EAST LANSING – Portage Northern has made a habit of getting on top of teams early this season.
There’s no secret to that success. The Huskies are just that good at the plate.
“We can all hit,” senior outfielder Tyler Helgeson said. “This is a great lineup, this is a great team, because if one guy is having an off day, you know that the whole team has your back.”
Pretty much everyone in the lineup had a good day Saturday as the Huskies pounded out 12 hits on their way to a 10-4 victory against Rockford in the MHSAA Division 1 Baseball Final at McLane Stadium on the campus of Michigan State University. The title is the first in Northern baseball history.
“It feels surreal – it hasn’t really hit me yet,” Hegelson said. “This is what we’ve all been working toward. This has been our goal for four years now, and to finally accomplish it, it’s very special.”
Saturday’s win was Northern’s 24th over its final 25 games of the season, with its only loss coming against Division 2 finalist Orchard Lake St. Mary’s in the final game of the regular season.
“This group of kids is just phenomenal,” Northern coach Chris Andrews said. “They’ve been a selfless team, they’ve worked like crazy – we do mental conditioning, we practice then they do weight training twice a week, and these guys never complain. They put in all the work, and they play for each other. It’s just awesome.”
It was the second trip to the Finals for the Huskies (39-7), who had finished runner-up in 2015. Several of those players, as well as other alumni, were on hand to watch Andrews lift the trophy for the first time.
“It feels amazing,” senior first baseman Cam French said. “All of us seniors, we came in with a big goal, and we worked our butts off every day. Bringing home the first state title ever definitely feels good, and I feel like everyone knows that we earned it, so I’m happy.”
French and Helgeson had the biggest hits for the Huskies, as French drove in two runs during a four-run first inning and Helgeson hit a three-run home run over the wall in right field to highlight a five-run fifth.
They each had three hits on the day, as did Zach Quinn. Nolan McCarthy, Greg Lapetina (RBI) and Gannon Andrews (two RBI) each added one hit, while Parker Brey and Malcom Gaynor each added an RBI.
A balanced lineup has been key for the Huskies all season, as seven players hit above .380 for the year, and that doesn’t include the leadoff hitter Helgeson, who hit .355 with 30 stolen bases and will play at Eastern Michigan University next year.
With four Rockford errors sprinkled in, it was more than enough for Northern to distance itself.
“They hit the ball well, and they put the bat on the ball,” Rockford coach Matt Vriesenga said. “We didn’t make a couple plays, and really when you’re playing against a team like Portage Northern, you have to make plays. They’ve hit the ball all year long. They’re a great team. If we make a couple of those plays, maybe it’s a one-run, two-run game, but they deserved to win.”
Xander Morris was the beneficiary of that run support, picking up the pitching win in a complete-game effort. The sophomore struck out four while allowing seven hits and one earned run.
“Xander Morris, he’s a sophomore, unflappable,” Chris Andrews said. “The kid just throws strikes. He’s got a wipeout curveball, he can throw it over for a strike. He’s an amazing kid. He’s planning on being a Navy SEAL, and with that effort, I wouldn’t doubt it.”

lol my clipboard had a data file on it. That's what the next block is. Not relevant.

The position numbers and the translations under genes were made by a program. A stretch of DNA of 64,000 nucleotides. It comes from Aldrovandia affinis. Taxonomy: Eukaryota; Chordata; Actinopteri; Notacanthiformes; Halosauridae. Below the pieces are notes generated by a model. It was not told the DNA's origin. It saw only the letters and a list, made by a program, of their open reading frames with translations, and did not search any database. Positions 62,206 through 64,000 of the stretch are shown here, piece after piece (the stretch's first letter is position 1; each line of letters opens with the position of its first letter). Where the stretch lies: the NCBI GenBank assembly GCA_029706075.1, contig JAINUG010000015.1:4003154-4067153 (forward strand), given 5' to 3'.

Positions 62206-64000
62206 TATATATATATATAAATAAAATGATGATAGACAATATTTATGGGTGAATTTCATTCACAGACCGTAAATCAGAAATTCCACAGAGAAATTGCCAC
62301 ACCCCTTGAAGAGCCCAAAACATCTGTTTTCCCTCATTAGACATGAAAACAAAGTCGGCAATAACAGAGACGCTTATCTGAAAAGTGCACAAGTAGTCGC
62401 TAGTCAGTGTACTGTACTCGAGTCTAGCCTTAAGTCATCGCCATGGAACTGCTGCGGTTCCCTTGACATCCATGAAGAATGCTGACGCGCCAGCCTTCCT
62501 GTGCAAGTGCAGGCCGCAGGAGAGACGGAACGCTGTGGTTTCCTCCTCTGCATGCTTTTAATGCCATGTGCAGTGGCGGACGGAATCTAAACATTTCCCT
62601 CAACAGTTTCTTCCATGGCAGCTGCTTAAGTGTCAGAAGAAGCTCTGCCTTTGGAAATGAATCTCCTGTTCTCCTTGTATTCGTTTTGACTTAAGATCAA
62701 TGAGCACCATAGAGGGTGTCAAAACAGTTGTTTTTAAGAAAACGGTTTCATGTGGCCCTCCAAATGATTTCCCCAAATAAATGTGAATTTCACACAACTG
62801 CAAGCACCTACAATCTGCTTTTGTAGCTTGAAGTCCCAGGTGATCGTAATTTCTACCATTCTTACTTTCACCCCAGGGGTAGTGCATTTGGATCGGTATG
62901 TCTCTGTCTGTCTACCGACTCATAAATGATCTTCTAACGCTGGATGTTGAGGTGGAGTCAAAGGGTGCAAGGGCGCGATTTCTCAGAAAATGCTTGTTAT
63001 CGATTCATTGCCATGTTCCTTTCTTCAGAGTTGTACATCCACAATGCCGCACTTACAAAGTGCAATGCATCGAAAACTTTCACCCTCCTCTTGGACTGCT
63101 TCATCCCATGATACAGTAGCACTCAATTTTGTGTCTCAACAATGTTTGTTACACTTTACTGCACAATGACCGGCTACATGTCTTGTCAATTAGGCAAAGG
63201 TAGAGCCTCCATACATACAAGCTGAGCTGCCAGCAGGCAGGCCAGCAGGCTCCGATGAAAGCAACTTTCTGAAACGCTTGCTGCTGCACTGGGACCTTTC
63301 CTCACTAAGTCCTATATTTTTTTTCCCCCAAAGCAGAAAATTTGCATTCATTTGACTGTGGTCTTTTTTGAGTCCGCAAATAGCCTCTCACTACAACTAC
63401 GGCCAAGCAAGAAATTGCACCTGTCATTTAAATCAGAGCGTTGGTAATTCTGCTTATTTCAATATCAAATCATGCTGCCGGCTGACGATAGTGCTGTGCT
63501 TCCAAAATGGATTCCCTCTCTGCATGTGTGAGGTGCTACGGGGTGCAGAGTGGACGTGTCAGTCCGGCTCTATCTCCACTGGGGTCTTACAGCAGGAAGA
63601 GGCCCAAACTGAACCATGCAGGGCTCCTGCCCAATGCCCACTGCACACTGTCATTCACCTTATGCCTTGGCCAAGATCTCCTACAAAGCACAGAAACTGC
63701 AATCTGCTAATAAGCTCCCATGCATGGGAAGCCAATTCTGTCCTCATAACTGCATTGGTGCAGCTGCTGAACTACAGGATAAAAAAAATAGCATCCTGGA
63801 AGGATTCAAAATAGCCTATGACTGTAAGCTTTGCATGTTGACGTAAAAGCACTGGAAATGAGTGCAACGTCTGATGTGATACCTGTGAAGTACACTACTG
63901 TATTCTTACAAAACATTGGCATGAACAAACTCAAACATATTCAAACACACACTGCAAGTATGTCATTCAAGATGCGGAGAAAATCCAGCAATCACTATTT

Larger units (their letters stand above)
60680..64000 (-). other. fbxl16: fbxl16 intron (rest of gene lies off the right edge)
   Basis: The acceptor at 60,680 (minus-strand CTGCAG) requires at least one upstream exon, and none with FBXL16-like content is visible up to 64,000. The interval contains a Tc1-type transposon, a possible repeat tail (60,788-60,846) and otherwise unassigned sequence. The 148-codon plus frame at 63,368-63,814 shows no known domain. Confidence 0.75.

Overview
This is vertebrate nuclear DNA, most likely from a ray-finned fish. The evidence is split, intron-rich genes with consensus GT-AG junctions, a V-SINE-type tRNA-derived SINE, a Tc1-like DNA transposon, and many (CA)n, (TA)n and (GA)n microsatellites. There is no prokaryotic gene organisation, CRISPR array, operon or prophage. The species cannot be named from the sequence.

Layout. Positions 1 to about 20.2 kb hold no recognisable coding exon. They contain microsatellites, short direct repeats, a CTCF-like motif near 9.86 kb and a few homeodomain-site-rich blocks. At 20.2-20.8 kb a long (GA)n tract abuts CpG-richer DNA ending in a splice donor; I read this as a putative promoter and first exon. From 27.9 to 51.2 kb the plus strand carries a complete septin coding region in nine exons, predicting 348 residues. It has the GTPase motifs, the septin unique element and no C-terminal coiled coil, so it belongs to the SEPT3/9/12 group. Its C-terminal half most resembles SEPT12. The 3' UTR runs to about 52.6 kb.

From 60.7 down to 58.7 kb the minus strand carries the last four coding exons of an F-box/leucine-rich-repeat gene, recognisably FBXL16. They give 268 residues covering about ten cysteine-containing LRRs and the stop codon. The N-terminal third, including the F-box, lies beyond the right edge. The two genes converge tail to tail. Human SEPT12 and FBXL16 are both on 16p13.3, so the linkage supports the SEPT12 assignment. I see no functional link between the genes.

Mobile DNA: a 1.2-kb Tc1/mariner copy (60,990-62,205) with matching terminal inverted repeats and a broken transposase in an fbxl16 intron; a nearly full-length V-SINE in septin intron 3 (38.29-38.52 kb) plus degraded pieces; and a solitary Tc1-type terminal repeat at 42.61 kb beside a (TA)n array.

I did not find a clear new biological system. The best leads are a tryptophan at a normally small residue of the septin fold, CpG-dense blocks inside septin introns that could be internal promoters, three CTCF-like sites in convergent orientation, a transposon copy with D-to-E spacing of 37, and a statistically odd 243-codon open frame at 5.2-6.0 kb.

Rockford (28-10) scored two of its runs in the third inning to make the score 5-2 at the time, but never was able to get closer. A solo home run by Zach Schamp in the fifth inning gave the Rams some late life, and they threatened again in the sixth only to have that rally cut short by a Brey throw to the plate from right field to prevent a run and end the inning.
“There’s no quit in them – they battled and they keep battling until the end,” Vriesenga said. “You know they’re not going to take an at-bat off. That’s what we’ve talked about; you might go 0-for-2 with two strikeouts, and the next time up you hit a triple, but you have to keep your head up and you have to stay in the game. A kid like Zach Schamp, to come up in his third at-bat and hit a home run – super proud of him and the rest of the guys.”
Grant Martin led Rockford with two hits, while Joe Kelley, Cody Sterkenburg (RBI), Isaac Toole and Owen Cairns each had one.
PHOTOS: (Top) Portage Northern's Tyler Helgeson (7), Gannon Andrews (2), Zach Quinn (27) and Malcolm Gaynor celebrate during Saturday's Division 1 Final. (Middle) Andrews and a Rockford runner race to the plate.
If there is anything that Brent Gates knows for sure, it's that there is no single explanation for three MHSAA Finals baseball championships.
For starters, the Grand Rapids Christian coach credits the superior coaching he had as a youngster, especially for helping him make the Michigan High School Baseball Coaches Association Dream Team in 1988.
From there, Gates points to the experience gained as a former Big 10 Baseball Player of the Year, a seven-year major league playing career that saw him rubbing shoulders with such notables as Hall-of-Famer Tony LaRussa and Minnesota Twins manager Tom Kelly, and then landing at a high school where the critical support he received from players, community and administration was priceless.
Put it all together and that, at least in part, explains Gates becoming the first Grand Rapids-area baseball coach with three state titles on his resume.
The Eagles' 2-1 win over Grosse Pointe Woods University Liggett in the June 17 Division 2 Final marked Gates' third title as a coach. His Grand Rapids Christian clubs had previously won back-to-back titles in 2012-13.
Gates passed former Grandville Calvin Christian coach Jay Milkamp as the Grand Rapids-area coach with the most state titles. Milkamp won in 1994 (Class C) and 1996 (Class B).
Gates, a member of three Halls of Fame, is quick to deflect the credit for three championships and two other championship game appearances. What he treasures most is being mentioned in the same breath as other legendary west-side coaches such as Jenison's Gary Cook, Ron Engels of Wyoming Park, Hudsonville's Dave Van Nord, East Grand Rapids' Chris LaMange, formerly Rockford and now Ada Forest Hills Eastern's Ian Hearn and Milkamp, most of whom Gates either played against while an all-stater at Grandville or through coaching at Grand Rapids Christian.